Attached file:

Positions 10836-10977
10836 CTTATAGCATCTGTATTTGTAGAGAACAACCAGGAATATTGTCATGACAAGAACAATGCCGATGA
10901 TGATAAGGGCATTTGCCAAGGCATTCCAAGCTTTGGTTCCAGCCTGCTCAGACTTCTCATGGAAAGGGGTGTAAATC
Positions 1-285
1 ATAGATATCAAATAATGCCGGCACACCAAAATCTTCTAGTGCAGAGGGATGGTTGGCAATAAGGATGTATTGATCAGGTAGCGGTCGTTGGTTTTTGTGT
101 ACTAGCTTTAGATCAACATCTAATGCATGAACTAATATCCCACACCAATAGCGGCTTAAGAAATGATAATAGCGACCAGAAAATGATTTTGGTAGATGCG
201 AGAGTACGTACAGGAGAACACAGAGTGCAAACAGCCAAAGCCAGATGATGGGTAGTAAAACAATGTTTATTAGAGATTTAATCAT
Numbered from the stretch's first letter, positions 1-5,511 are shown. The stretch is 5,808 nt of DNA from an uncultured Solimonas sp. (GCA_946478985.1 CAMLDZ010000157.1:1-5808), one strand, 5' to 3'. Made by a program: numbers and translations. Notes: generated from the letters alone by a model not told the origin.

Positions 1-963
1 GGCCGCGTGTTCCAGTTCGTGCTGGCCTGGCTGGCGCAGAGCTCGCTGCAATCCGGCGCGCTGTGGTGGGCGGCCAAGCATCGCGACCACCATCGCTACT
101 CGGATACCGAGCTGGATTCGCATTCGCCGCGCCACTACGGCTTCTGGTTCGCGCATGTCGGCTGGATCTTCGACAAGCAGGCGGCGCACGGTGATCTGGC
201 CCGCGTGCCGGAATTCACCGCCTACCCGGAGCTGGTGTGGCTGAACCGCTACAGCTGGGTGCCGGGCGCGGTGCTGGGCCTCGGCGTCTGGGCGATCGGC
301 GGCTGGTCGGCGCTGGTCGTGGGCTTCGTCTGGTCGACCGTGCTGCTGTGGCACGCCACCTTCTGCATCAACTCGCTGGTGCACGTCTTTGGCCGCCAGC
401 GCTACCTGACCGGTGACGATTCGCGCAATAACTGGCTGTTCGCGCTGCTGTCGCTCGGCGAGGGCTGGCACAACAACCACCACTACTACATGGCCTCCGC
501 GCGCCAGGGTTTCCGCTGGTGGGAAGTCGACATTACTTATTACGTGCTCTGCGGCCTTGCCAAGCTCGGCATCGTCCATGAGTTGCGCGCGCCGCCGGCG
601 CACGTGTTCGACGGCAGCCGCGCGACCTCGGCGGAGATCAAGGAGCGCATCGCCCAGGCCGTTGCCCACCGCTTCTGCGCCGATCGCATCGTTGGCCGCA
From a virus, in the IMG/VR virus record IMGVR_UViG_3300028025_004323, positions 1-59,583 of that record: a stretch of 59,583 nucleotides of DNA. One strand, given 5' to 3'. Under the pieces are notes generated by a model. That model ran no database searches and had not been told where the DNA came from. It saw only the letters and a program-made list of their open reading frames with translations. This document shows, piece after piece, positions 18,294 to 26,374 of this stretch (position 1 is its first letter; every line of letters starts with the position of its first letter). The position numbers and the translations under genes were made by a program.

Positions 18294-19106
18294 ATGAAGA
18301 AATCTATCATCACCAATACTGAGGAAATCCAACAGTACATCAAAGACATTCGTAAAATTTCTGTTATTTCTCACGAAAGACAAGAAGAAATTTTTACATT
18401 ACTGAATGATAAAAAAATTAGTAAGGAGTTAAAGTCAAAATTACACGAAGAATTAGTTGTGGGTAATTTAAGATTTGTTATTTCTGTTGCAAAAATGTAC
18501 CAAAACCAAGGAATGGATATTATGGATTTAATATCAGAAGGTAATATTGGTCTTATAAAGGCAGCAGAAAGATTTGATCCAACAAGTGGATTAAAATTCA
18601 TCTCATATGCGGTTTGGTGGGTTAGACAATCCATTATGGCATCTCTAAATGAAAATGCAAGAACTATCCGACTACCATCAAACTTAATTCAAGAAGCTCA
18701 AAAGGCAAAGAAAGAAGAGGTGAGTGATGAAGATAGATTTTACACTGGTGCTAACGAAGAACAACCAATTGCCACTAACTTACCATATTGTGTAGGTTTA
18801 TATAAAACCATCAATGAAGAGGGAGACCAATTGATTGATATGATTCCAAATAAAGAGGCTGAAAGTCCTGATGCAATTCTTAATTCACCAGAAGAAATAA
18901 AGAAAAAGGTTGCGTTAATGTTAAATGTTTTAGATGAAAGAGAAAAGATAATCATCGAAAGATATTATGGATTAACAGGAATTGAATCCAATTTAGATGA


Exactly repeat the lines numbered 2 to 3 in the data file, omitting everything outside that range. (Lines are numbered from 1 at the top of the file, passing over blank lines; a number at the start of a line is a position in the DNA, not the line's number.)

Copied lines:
10836 CTTATAGCATCTGTATTTGTAGAGAACAACCAGGAATATTGTCATGACAAGAACAATGCCGATGA
10901 TGATAAGGGCATTTGCCAAGGCATTCCAAGCTTTGGTTCCAGCCTGCTCAGACTTCTCATGGAAAGGGGTGTAAATC